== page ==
2. Segment, then identify, your target personas.

Always segment your sample to build the most targeted persona possible. It’s easier to do when you first begin your research. Segmenting your audience will allow you to identify not just your most engaged personas, but also your under-engaged personas. Your under-engaged followers have an incredible capacity for growth, so don’t ignore them.

3. Mine your segments for common interests and celebrities.

Take each of your targeted personas and evaluate their common interests and celebrities using Twitter’s free API or a low-cost analytics application. Which names and brands pop up? Create a list of possible connections and overlapping interests.

4. Calculate two important numbers.

First, calculate the percentage of your target persona that follows each celebrity, and then calculate the percentage of Twitter users that follow each celebrity. We know that there are about 250 million active users on Twitter. Simply compare the ratios.

For example, Jack Wilshere has 1.2 million followers and is followed by .5 percent of all Twitter users (1.2 million divided by 240 million). Clint Dempsey, on the other hand, is only followed by .16 percent of all Twitter users. If you were looking to make a high engagement connection that zones in on FIFA’s target persona on limited funds, Dempsey would be the obvious choice.

Most brands overlook Twitter. But it provides detailed information in a natural environment that can help you identify and engage the right celebrity for your brand. The best celebrity spokesperson for your company is the one who has the most in common with your target market — not just the one who’s most popular around the world. Rather than jumping on the celebrity with the largest following, take to Twitter, and use its rich data to make an informed decision.

World Cup Advertising Wars, Part 3: Your Audience is More than Soccer

World Cup Advertising Wars, Part 3: Your Audience is More than Soccer

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Ask many a sports enthusiast and they would probably agree- a sporting event just isn’t complete without a cold beverage.  Specifically, a cold beer.  And that mentality holds true for the previously dry stadiums of Brazil, which will be required to serve beer in all 12 stadiums hosting the World Cup matches.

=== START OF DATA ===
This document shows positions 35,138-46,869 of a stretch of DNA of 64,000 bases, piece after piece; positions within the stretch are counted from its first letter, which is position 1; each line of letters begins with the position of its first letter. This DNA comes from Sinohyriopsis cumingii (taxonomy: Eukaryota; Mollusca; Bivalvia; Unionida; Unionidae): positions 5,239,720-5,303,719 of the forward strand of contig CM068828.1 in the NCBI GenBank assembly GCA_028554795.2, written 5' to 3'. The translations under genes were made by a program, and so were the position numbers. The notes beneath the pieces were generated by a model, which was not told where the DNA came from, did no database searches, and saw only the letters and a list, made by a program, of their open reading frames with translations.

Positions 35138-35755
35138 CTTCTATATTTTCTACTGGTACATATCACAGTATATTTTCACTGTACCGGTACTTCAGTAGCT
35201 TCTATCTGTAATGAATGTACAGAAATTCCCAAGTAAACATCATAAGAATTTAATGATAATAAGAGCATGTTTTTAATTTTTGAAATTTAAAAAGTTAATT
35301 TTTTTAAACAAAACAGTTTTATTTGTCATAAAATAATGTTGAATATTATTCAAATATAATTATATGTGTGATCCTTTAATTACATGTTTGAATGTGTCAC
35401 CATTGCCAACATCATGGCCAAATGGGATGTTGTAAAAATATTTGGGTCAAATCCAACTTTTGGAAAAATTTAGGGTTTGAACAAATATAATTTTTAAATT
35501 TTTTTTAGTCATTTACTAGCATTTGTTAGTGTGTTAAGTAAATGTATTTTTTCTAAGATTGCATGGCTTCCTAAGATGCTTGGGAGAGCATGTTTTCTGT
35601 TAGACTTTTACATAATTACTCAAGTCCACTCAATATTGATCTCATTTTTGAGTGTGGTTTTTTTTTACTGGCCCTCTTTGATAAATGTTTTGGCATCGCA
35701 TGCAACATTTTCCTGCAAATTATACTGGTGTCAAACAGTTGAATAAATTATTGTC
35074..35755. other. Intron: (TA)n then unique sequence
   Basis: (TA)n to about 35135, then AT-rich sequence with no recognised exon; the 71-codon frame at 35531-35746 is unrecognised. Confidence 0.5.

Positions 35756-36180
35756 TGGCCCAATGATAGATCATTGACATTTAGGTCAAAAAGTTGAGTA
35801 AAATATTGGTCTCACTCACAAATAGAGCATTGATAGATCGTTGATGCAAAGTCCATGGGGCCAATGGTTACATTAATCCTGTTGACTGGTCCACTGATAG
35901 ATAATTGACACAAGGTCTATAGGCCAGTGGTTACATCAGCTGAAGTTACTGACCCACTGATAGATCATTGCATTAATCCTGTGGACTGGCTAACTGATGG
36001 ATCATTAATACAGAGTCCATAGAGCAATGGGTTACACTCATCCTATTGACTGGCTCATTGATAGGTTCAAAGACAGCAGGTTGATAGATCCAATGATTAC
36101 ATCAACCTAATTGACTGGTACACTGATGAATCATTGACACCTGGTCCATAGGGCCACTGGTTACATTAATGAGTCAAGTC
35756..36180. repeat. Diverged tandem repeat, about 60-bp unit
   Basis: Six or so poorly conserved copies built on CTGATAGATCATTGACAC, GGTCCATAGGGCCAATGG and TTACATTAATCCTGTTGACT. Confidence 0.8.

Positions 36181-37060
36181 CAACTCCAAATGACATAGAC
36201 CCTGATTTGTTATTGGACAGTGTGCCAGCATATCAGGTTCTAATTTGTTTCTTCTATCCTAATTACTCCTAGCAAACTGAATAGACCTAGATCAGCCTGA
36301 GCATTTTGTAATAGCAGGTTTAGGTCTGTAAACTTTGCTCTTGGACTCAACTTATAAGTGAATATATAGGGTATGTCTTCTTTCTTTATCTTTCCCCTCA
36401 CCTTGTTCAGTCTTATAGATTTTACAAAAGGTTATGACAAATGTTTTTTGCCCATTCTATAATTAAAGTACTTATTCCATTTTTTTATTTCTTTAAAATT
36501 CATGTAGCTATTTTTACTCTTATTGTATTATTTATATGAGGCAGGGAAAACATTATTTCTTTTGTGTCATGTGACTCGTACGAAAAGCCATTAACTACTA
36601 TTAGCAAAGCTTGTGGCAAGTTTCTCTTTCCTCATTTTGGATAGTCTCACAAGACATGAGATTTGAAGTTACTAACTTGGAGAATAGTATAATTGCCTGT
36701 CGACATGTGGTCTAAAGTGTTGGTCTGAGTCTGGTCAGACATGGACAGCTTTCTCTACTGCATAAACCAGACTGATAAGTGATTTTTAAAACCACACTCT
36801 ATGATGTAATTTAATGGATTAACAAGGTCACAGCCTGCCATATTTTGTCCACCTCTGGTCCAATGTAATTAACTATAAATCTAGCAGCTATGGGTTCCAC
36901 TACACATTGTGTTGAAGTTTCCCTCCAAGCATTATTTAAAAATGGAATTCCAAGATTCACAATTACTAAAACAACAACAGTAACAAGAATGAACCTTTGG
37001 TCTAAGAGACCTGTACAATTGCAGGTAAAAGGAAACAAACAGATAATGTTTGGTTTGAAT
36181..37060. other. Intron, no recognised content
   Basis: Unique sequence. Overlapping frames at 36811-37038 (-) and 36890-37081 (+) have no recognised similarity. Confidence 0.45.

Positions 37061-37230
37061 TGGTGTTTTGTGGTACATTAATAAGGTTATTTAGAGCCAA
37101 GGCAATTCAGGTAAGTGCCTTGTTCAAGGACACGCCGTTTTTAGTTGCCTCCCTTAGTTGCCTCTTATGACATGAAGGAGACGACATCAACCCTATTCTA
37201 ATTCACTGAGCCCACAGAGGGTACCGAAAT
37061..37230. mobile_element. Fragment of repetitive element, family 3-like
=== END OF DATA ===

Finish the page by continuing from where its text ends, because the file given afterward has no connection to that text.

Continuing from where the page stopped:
Budweiser is  the official beer sponsor of the World Cup in Brazil.

Budweiser is the official beer sponsor of the World Cup in Brazil.

That’s reason enough for Budweiser to take the role of official beer sponsor again this year (they’re one of FIFA’s longest standing sponsors).  Pushing to be recognized as an International beer brand, U.S. brewed Budweiser has a suitable Marketing canvas through the World Cup. Their ‘Heroic’ World Cup campaign, themed ‘Rise as One’, will be highly visible now through the end of the month-long tournament.

Budweiser became one of the first World Cup sponsors to announce significant partnerships for World Cup- specifically with Fox Sports and Vice Video- to unveil several documentaries celebrating “humanity and perseverance”.  These partnerships lead nicely into part three of our World Cup series, which focuses on identifying your audience’s interests and most shared media to improve your overall campaign.  We’ll discuss ways Budweiser might enhance their ‘Rise as One’ campaign, as well as ways that rival Miller Lite, which has yet to step into the World Cup Marketing trenches, might compete with the official sponsor.

Their Eyes Are on More than the Ball

Digging deep into your audience’s interests isn’t a new Marketing concept, and it’s one all Advertisers should take advantage of in order to gain an advantage in any campaign.  It’s important to know where your audience’s eyes, wallets and loyalties lie. Looking at the @FIFAWorldCup audience, you can identify not only their most popular interests- everything from brands, to media, to celebrities- but also those interests that are most unique to @FIFAWorldCup engagers in relation to all of Twitter.

Looking at the list of ‘Top Unique Interests’ below, you’ll find that most of them might seem somewhat obvious for a soccer fan- so they might already be areas that are saturated with World Cup noise.  But you’ll also find more unique interests buried in the list, like tennis player Andy Murray or the founder of the Virgin empire, Richard Branson.

FIFA unique non-soccer interests include Andy Murray and Richard Branson.

FIFA unique non-soccer interests include Andy Murray and Richard Branson.

Partnering in some way with tennis-themed media or television might have been a good decision for Budweiser, assuming the same eyes will be fixed to the World Cup in June.

Similarly, if you’re on the Miller Lite Marketing team and you’re planning a unique ambush attack, partnering with Virgin might be successful- perhaps a series of in-flight TV ads on all Virgin flights or a series of YouTube ads with Richard Branson as the celebrity endorser. If you’re a smaller brand with a smaller budget, you might have to be more creative using the same themes. How can you incorporate tennis or Richard Branson in your online campaign?

Put Content Where Content is Shared

Looking at the media that your audience shares the most is a great way to identify where to promote your campaign. Take a look at the FIFA audience’s most currently shared media below:

Advertisers might consider posting content on Goal.com, one of the FIFA audience's most shared media.

Advertisers might consider posting content on Goal.com, one of the FIFA audience’s most shared media.